A veteran director of feature episodes in the classic “Ultraman” tokusatsu (special effects) series, Kazuya Konaka may not be the most obvious choice for a drama about teen suicide, but a look at his filmography, including 1998’s “Nazo no Tenkosei (The Dimension Travelers)” and 2008’s “Tokyo Shojo (Tokyo Girl),” reveals a long-standing interest in seishun eiga (youth films) with a supernatural twist and serious bent.
His latest film, “Seki Seki Ren Ren (Deep Red Love),” began from a collaboration with novelist/scriptwriter Minato Shukawa on the “Ultraman Mebius” show, for which Shukawa wrote three scripts, of which Konaka directed two.
“That was about seven years ago — he was a fan of the tokusatsu genre,” Konaka tells The Japan Times at a preview screening of his film in Tokyo. “After that I was offered a chance to make a film based on his novel,” “Seki Seki Ren Ren,” published in 2006.
While admiring the novel, despite its downbeat ending, Konaka wanted to make a film that “would be different in its worldview, that would leave (viewers) with something redemptive.”
“The book is told in the first person,” he explains. “The heroine, Juri, has turned her back on the world and resents it. In the book she’s pretty misanthropic. In the film, though, she’s more upbeat, because when a character is physically portrayed by an actor, you can make her more complex. That is, Juri appears upbeat but she secretly resents the world and betrays her friend.”
Since Konaka’s concept of the film’s “difference” includes its climax, I will not detail it here, only that Juri (Tao Tsuchiya), who remains in the world of the living after committing suicide, acquires a new sympathy for her still-grieving mother. “It’s not in the original story, but I thought it was important to include that sort of element,” Konaka says.
One reason for the greater emphasis on the mother-daughter relationship was Konaka’s own research for the film, which made him acquainted with support groups for the families of suicide victims and inspired him to include one in the film. “It’s good to have a support group who understands what you went through,” Konaka comments. “It allows you to be more honest about your feelings and helps alleviate the pain of grief.”
Rather than dwell on the suicide itself, Konaka observes, members of these groups “try to look back on more positive aspects of the (deceased) person’s life, to remember the good times they had together.”
In the same way, Konaka wanted to avoid the stereotype of the suicidal teenager as severely bullied or mentally ill. “Juri is basically an active and positive girl, but the flip side is that her sociable nature creates more opportunities for her to betray her friends, such as the time she destroys her friend’s love letter out of jealousy,” Konaka says. “That opens up the path of self-hate and distances her from her friends. Her isolation escalates until she commits suicide.”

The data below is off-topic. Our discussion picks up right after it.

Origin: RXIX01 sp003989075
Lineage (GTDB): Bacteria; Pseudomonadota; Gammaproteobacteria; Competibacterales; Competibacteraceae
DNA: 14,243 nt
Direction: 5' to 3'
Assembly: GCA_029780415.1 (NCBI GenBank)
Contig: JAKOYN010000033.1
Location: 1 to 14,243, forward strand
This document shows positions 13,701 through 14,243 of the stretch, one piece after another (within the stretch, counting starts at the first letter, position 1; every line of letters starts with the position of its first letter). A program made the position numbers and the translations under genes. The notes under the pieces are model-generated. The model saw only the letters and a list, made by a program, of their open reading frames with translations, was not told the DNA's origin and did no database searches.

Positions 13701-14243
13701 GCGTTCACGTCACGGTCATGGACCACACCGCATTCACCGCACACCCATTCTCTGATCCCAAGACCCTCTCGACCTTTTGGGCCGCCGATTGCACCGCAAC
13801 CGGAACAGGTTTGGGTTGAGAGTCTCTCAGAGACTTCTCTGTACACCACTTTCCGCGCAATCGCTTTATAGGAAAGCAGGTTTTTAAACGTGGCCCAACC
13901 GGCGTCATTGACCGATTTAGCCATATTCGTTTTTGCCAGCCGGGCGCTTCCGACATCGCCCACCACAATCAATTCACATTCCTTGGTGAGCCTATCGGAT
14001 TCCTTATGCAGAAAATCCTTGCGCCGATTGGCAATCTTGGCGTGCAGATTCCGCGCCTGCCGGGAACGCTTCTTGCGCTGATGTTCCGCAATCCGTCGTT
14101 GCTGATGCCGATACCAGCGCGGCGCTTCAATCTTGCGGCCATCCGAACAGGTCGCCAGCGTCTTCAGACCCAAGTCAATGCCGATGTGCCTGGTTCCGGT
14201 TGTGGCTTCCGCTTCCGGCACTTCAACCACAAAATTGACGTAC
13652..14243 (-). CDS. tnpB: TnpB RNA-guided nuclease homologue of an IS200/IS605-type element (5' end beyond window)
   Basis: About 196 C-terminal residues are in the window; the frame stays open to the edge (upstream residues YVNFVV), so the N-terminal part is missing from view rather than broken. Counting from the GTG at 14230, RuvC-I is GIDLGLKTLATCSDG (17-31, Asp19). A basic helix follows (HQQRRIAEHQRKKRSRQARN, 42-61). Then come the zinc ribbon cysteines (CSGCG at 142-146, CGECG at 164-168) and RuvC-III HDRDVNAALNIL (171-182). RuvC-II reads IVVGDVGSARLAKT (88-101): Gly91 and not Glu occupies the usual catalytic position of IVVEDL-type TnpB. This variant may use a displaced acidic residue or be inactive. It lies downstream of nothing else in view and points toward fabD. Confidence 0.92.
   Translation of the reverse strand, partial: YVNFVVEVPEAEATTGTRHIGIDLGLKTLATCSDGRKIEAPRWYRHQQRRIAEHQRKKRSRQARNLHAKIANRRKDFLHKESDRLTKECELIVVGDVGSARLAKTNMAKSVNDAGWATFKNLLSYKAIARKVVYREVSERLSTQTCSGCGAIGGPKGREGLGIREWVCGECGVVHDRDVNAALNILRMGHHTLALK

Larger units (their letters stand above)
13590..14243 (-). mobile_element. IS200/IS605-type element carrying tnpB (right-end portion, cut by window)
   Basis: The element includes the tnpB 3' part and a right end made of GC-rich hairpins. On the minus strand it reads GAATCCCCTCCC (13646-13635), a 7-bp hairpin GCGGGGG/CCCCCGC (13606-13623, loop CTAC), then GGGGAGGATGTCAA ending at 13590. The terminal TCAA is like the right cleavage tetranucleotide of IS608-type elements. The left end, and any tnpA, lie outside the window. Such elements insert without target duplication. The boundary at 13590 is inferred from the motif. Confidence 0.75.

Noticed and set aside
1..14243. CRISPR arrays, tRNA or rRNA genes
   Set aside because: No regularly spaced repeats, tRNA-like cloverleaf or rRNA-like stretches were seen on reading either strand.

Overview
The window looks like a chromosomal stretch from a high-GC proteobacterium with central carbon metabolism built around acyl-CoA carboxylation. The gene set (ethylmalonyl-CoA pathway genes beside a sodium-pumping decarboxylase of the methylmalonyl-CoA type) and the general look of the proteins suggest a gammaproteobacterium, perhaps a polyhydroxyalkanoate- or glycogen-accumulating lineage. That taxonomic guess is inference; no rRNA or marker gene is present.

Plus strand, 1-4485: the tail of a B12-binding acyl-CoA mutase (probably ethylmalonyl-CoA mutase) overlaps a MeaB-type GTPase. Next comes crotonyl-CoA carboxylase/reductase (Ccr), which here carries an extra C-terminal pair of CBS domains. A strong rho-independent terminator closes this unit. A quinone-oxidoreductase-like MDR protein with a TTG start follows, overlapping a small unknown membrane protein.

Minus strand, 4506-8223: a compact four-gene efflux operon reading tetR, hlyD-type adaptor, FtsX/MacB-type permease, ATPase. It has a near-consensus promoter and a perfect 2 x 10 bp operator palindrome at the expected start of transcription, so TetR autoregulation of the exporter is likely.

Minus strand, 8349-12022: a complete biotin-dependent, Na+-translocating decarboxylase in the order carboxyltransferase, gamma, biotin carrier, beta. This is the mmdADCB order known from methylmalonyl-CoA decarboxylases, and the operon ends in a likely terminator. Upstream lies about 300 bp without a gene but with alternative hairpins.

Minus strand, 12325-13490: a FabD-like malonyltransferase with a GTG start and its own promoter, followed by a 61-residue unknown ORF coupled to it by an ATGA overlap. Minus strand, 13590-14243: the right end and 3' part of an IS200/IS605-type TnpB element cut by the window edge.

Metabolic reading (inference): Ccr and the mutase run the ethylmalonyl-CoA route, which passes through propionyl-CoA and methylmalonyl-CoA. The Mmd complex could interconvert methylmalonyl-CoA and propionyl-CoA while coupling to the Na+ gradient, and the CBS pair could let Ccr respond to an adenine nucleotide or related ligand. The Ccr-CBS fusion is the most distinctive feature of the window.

This, he emphasizes, is not a rare case: “Even for a girl like (Tao) Tsuchiya, this scenario is within the realm of possibility,” he says. “When you’re young, any number of things can set off suicidal thoughts. Death is taken lightly. Kids who seem normal can commit suicide because of minor incidents.”
The film’s mushi otoko (bug men), flying demons who urge the lonely and depressed to kill themselves, he adds, dramatize how “suicide can happen to anyone.”
“They’re also in the novel, but in the film they’re somewhat different,” Konaka comments. “They say the words that can send people over the edge. Juri can’t beat them, though she hates them.” Her futile battles, he adds, “express how difficult it can be to stop someone who wants to commit suicide.”
Suicide victims, Konaka notes, often get little sympathy and are blamed for their own actions. “By including creatures like the bug men, the possibility of suicide extends to everyone,” he says. “Suicide is like depression or an illness. An outsider might wonder why anyone would kill themselves over some apparently minor thing. But for suicide victims it’s like an illness in which they become fixated on one thing. The bug men are a metaphor for that.”
Tsuchiya, Konaka says, was his first choice for the challenging role of Juri. “I first saw her playing the heroine in an ‘Ultraman’ three or four years ago — one I didn’t direct — and thought she was a good actress,” he explains. “Then I saw her again in the ‘Suzuki Sensei’ TV series and her acting abilities had improved.”
More than him guiding Tsuchiya in the role, Konaka says, “We thought it through together. I would ask her, ‘How would you play this in the script?’ and she would give me her ideas,” he explains. Another point of reference for the director was his own teenage daughter: “She reminded me what it was like to be one of these young characters,” he says.
Cinematically, Konaka’s biggest influence was the 1987 Wim Wenders film “Wings of Desire.” “The angels in that film watch over humans but they can’t be seen by them and can’t directly communicate with them,” he says. “I liked that concept and borrowed it for (my film).”
Whether or not “Seki Seki Ren Ren” becomes an international hit like “Wings of Desire,” Konaka believes that the issue it addresses — the distressingly large number of youth suicides — is not limited to Japan or the Japanese. “It’s a universal problem,” he says. “As much as possible, I’d like audiences abroad to see the film.”